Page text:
The fullness and wonder of spring, of lush green leaf and flower, is beginning to wane. It is the solstice today and we are a bit sad. Let’s call it the solstice blues. It is the time to cut back spring perennials and trim box cones and balls. The unruliness of our borders now needs a little order. There is still lots to admire and nurture of course. Old roses are in bloom, as is the climbing hydrangea which, by the way, is threatening to take over the tower. It has to be our plant of the month. During our morning tea break we delight in watching a spotted flycatcher doing its remarkable acrobatics, catching insects on the climbing hydrangea.
The veg beds in the polytunnel and outside are planted up and protected by organic slug pellets and Grazers slug control. Recently the Royal Horticultural Society scientists said that slugs and snails should not be considered pests anymore but are to be welcomed into our gardens as part of the ecosystem. Seriously? Maybe slugs and snails down at Wisley's sandy Sussex soils where the RHS is based don’t pose much of a problem for veg growers but they sure do up here. Daily vigilance is required to have any hope of success growing veg in the Lake District!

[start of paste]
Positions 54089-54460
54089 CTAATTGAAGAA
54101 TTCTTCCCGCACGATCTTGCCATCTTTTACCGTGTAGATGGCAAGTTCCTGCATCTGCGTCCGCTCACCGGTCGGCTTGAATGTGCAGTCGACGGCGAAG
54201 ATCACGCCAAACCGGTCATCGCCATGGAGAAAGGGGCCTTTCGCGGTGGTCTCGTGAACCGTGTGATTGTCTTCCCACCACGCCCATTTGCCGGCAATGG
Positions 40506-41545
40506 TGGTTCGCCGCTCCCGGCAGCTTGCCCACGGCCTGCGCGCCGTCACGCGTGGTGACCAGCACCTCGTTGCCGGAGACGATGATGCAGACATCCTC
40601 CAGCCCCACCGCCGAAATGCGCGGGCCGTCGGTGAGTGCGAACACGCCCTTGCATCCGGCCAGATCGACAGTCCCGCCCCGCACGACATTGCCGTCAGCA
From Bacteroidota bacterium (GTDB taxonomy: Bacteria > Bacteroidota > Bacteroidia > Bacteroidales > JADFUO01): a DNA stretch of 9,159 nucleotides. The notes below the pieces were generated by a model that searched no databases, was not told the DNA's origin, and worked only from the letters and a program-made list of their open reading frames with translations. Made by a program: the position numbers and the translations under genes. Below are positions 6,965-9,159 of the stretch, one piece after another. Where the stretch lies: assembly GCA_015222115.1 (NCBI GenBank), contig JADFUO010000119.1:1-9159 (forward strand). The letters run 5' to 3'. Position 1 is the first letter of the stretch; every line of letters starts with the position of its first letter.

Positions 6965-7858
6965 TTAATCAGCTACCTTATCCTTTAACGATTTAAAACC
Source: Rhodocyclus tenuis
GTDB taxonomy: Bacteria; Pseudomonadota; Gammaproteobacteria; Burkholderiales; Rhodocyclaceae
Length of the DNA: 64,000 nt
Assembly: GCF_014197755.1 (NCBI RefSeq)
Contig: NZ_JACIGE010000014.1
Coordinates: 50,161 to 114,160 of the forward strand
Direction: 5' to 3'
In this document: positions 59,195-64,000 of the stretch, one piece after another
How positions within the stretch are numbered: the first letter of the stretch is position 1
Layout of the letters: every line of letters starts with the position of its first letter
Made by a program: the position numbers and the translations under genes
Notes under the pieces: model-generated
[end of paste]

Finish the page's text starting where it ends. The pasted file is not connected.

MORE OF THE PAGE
Brantwood, John Ruskin’s lovely house just over the hill from us, has an annual scything event every June to cut an area in their wild flower meadow for the staging of an outdoor Shakespeare play a week later. Half a dozen of us gather with our freshly peened scythes at six in the morning when the dew is heavy on the grass and we mow until nine. The sun is up by then and as the meadow dries out it becomes much more difficult to cut. And to be honest we are knackered by then and need some breakfast which is kindly provided at the cafe. It is the time of year when scythes come into their own. I use one to clear bracken from around young trees and to tidy up areas that mowing machines can’t reach. We use the lighter Austrian scythes, a major improvement from the old heavy English scythe of bygone days.
Last winter Yewfield entered the Royal Forestry Society’s 'Excellence in Forestry' Small Farm and Woodland category for woodlands under 20 ha for England, Wales and Northern Ireland. The judges came a few weeks ago and spent three hours having a look around. In spite of having to cut down all our diseased larch trees in the last few years which comprised 50% of the forest and last winter’s storm damage, which brought down many fine big trees, we were awarded third place. The judges were looking for woodlands that show resilience for the future given the effects of climate change on forests and new pests and diseases entering the UK, and they were also looking at the commercial timber potential of our woodland. We have replanted mostly native species over the last few years aiming at a multipurpose forest focusing primarily on biodiversity and landscape with commercial considerations secondary. I’m happy with third place and make no apologies for our focus on habitat and wildlife enhancement.
You can also read the previous blog post here.